Shu-Mei Chang
Associate Professor
Plant Sciences, Rm 3613
Phone Number:  706-583-8026
Office/Lab:  Plant Sciences, Rm 3612
Phone Number: 

Ph.D Plant Evolutionary Biology, Duke University 1997

Research Projects: 

I am interested in the ecological and evolutionary questions concerning plant reproduction. I am particularly curious about the processes that generate and maintain genetic variation in characters that appear to have obvious effects on reproductive success of plants in natural population. In the past I have combined observation from natural populations, manipulative experiments in the greenhouse and in common gardens, quantitative genetics and molecular evolution approaches in my studies. Though I consider myself an empirical biologist, I am very fond of theoretical studies, and have occasionally done some theoretical investigation for factors difficult to study empirically.

Past research topics include: (1) evolution of selfing in Ipomoea purpurea, (2) molecular evolution of a regulatory gene that influences flower pigmentation in Ipomoea purpurea and (3) characteristics of the spontaneous mutation in Arabidopsis thaliana.

Recently, my research has been focusing on questions relating to the evolution of plant mating systems. There are two main lines of research that are currently ongoing in my lab: (I) Gender specific selection in hermaphroditic plants, and (II) Evolution of separate sexes in plants.

Grant Support: 
  • National Science Foundation, Population Biology Panel, “Evolutionary and functional analysis of variation in pollen traits for the common morning glory, Ipomoea purpurea”. 2007 – 2011.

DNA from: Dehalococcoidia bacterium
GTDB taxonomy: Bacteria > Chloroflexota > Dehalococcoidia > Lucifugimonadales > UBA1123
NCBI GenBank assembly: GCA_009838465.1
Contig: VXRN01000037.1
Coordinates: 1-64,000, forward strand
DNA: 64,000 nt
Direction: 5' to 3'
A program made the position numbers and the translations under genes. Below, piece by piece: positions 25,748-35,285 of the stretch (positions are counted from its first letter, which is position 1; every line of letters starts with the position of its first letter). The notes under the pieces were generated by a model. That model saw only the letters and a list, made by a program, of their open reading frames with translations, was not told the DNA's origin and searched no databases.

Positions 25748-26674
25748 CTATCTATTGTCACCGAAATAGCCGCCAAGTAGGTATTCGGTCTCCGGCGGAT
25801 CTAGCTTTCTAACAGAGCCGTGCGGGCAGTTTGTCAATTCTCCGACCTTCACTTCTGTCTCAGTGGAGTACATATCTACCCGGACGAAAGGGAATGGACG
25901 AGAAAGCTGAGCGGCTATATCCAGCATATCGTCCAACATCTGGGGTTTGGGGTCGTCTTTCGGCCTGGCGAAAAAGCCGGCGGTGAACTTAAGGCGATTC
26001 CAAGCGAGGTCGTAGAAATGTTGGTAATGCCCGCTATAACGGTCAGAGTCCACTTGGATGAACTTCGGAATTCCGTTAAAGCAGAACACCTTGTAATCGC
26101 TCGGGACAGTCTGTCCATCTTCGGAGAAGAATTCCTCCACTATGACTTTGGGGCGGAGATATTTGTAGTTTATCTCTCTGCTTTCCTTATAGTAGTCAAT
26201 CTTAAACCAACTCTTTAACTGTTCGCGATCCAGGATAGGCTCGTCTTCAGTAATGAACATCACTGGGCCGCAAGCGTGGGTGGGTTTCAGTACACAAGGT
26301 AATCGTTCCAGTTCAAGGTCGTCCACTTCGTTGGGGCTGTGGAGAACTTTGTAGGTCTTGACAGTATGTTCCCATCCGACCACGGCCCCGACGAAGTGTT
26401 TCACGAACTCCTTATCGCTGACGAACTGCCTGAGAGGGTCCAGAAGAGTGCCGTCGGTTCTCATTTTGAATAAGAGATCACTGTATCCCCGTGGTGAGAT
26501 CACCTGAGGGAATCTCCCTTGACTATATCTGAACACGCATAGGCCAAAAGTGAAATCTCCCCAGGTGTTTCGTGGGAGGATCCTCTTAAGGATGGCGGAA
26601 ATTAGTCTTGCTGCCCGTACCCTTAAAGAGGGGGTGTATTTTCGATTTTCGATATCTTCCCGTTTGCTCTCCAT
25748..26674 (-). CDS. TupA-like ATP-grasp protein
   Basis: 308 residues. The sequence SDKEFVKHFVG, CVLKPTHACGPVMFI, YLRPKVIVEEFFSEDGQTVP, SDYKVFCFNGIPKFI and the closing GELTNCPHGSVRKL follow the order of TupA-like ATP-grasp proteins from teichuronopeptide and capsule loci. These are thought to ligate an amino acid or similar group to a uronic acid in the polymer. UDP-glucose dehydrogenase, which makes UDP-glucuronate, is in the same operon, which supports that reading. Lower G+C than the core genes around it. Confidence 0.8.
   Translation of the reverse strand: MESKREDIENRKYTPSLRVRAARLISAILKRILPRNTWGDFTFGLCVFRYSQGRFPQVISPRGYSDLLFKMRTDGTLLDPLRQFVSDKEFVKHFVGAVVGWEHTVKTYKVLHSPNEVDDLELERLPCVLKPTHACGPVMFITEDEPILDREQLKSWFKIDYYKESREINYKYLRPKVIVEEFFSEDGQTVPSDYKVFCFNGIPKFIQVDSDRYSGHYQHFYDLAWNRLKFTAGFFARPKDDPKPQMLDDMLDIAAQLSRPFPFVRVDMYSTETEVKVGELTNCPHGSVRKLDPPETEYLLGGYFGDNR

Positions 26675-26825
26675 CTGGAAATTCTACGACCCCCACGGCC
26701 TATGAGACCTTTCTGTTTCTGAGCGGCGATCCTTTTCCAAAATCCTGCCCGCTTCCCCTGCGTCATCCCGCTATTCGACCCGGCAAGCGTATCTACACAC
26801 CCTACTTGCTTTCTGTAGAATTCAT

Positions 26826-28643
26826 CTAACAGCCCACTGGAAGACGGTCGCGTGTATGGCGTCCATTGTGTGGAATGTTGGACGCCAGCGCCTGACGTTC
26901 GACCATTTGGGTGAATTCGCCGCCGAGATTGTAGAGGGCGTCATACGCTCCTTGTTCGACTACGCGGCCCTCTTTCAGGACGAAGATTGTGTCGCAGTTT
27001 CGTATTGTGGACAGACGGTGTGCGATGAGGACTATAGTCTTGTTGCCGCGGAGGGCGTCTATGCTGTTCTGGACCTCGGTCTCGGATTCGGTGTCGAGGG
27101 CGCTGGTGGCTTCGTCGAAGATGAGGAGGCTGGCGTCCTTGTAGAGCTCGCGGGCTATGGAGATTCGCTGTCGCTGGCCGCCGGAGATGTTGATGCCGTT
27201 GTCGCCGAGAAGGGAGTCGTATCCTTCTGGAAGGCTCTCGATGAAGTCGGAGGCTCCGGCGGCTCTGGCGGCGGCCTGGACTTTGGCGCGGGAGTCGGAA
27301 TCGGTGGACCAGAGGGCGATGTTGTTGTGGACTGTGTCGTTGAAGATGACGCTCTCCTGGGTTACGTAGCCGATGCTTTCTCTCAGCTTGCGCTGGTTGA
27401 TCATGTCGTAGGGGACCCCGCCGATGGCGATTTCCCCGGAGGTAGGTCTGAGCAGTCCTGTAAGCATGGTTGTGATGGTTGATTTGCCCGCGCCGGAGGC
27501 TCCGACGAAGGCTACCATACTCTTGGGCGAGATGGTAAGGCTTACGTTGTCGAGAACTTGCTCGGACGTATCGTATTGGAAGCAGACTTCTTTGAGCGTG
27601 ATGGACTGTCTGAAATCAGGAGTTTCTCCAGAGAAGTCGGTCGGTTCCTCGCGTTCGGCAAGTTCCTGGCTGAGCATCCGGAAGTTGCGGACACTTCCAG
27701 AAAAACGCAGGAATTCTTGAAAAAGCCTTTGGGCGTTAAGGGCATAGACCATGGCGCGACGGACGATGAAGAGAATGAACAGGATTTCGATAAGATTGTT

• National Science Foundation, Partnerships for International Research and Education (PIRE) initiative. “Genetics of Invasive Species Exchanged Between the Southeastern U.S. and China, Taiwan and Hong Kong” 2007 – 2012.
  • GA-Department of Natural Resources, “Assessing the reproductive investments and strategies among widely disjunct populations of the endangered plant fringed campion (Silene polypetala) to refine site-specific population sustainability objectives in the recovery plan”. 2007-2010.
Of Note: 
  • State of Art Conference. 2008. “Weeds of Agricultural Importance: Bridging the Gap between Evolutionary Ecology and Crop Science.” Co-organizer, Sep 2008, University of Georgia, Athens, GA.
Recent Publications: 
  • Losdat, S., Chang, S.-M., Reid, J. M. (2014). Inbreeding depression in male gametic performance. Journal of Evolutionary Biology, 27, 992-1011.
  • Van Etten, M., Deen, C., Hamrick, J. L., Chang, S.-M. (2014). Mating system contributes only slightly to female maintenance in the gynodioecious Geranium maculatum (Geraniaceae). Heredity, 113, 464-470.
  • Van Etten, M., Chang, S.-M. (2015). Context-dependent pollinator-discrimination acts against females in the gynodioecious Geranium maculatum.. Annals of Botany. (In Press)
  • Kuester, A., Chang, S.-M., Baucom, G. (2014). The geographic mosaic of herbicide resistance evolution in the common morning glory, Ipomoea purpurea: Evidence for resistance hotspots and low genetic differentiation across the landscape.. New Phytologist.  (Submitted)
  • Kuester, A., S.-M. Chang, J. Bennetzen and R. Baucom. 2012  "Development and Characterization of Simple Sequence Repeat Loci for the Common Morning Glory, Ipomoea purpurea (Convolvulaceae)" -- manuscript associated with the primer note contribution to Molecular Ecology Resources. Oct 2012. 
  • Chang, S-M, E. Gonzales, E. Pardini and JL Hamrick. 2011. Encounters of the old foes on the new battleground for an invasive tree, Albizia julibrissin Durazz (Fabaceae). Biological Invasions. Biological Invasions 13:1043-1053
  • Baucom R. S., S-M Chang, J.M. Kniskern, M.D. Rausher, and J.R. Stinchcombe. 2011. Morning glory as a powerful model in ecological genomics: tracing adaptation through both natural and artificial selection. Heredity. In press.
  • Chang, S-M, E. Gonzales, E. Pardini and JL Hamrick. 2011. Encounters of the old foes on the new battleground for an invasive tree, Albizia julibrissin Durazz (Fabaceae). Biological Invasions 13:1043-1053